Only five per cent of washroom users properly wash their hands

15th of July 2013
Only five per cent of washroom users properly wash their hands

A new study finds that thorough hand washing is being carried out by only five per cent of us after using the washroom.

Up to 20 per cent of people do not use soap and only five per cent wash their hands for the 15 seconds or more recommended by the US Centers for Disease Control and Prevention. And one in ten washroom users bypasses the wash hand basin altogether.

A team from Michigan State University used students to observe and collect data on hand washing behaviour from the washrooms of bars, restaurants and other public places. A total of 3,749 people were observed.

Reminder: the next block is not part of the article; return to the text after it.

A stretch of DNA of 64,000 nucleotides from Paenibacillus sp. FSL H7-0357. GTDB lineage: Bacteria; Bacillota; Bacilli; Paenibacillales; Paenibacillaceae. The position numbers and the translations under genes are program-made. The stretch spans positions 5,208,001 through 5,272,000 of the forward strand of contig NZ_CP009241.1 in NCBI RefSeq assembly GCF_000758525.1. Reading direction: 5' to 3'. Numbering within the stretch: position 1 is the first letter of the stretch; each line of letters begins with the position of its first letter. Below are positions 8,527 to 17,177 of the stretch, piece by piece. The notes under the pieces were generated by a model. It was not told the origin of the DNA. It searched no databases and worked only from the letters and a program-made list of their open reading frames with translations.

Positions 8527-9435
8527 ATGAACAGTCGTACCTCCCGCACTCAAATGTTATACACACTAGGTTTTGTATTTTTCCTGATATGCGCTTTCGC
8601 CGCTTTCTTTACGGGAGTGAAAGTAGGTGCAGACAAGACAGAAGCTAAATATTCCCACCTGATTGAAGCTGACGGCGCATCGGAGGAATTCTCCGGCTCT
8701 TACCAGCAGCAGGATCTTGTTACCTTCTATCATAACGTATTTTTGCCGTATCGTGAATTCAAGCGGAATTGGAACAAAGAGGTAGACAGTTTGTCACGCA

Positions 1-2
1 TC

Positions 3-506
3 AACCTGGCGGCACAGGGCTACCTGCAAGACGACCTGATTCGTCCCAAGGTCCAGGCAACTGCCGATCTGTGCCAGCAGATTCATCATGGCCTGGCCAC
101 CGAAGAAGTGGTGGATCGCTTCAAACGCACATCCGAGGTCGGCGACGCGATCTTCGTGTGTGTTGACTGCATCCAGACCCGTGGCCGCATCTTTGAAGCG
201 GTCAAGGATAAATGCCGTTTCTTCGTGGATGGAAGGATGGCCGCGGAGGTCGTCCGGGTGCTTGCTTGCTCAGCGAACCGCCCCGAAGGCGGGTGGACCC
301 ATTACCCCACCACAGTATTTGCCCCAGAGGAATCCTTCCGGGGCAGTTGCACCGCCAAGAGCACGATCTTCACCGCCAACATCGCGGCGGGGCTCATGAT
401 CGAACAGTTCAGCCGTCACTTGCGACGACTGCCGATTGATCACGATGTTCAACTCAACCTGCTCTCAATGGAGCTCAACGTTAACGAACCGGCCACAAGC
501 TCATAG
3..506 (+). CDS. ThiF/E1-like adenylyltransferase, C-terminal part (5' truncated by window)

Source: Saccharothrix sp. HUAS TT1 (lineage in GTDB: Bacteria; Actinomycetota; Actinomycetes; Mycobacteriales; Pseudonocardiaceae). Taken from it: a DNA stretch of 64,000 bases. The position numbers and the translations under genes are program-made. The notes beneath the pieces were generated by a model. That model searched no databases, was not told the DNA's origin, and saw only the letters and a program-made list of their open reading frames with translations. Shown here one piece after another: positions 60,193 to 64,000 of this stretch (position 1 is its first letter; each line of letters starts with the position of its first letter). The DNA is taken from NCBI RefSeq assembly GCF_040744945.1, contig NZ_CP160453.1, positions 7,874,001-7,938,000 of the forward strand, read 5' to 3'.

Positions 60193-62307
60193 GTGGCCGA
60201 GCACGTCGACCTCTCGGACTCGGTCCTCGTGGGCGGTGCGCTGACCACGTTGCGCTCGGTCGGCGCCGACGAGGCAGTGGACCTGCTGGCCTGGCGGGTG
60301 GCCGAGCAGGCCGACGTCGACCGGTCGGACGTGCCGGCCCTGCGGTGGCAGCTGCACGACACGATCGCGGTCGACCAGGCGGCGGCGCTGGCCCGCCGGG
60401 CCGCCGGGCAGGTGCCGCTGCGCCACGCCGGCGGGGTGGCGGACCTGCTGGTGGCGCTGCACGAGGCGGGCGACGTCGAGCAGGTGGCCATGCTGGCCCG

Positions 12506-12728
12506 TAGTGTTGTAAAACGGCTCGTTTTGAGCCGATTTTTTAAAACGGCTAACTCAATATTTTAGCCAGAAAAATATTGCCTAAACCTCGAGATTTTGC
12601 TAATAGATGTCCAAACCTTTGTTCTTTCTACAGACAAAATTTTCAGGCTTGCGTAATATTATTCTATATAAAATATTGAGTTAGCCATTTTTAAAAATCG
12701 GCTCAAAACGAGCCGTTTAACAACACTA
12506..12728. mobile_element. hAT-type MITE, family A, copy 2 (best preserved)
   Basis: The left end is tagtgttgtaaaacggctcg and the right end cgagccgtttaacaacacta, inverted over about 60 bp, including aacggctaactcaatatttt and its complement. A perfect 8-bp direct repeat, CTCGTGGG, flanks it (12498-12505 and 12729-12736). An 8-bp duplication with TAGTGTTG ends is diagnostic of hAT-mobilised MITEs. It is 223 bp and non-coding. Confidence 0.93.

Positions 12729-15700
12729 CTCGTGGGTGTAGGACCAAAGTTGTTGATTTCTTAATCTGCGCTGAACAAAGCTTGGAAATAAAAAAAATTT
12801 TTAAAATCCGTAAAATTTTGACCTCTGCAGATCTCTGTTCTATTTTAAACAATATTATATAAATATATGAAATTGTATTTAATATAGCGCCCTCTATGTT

Only half the men in the study used soap while 15 per cent failed to wash their hands altogether. The figures for women were 78 per cent and seven per cent respectively.

The researchers also found that people were less likely to wash their hands in a dirty sink, while a clean sink increased the length of time spent hand washing. People were also more likely to wash their hands earlier in the day and if there was a sign encouraging them to do so.

"These findings were surprising to us because past research suggested that proper hand washing is occurring at a much higher rate," said study researcher Carl Borchgrevink.

The CDC recommends that washroom users wash their hands vigorously using soap and water for 15 to 20 seconds. However the average recorded in the study was only six seconds, while only five per cent washed their hands for 15 seconds or longer.



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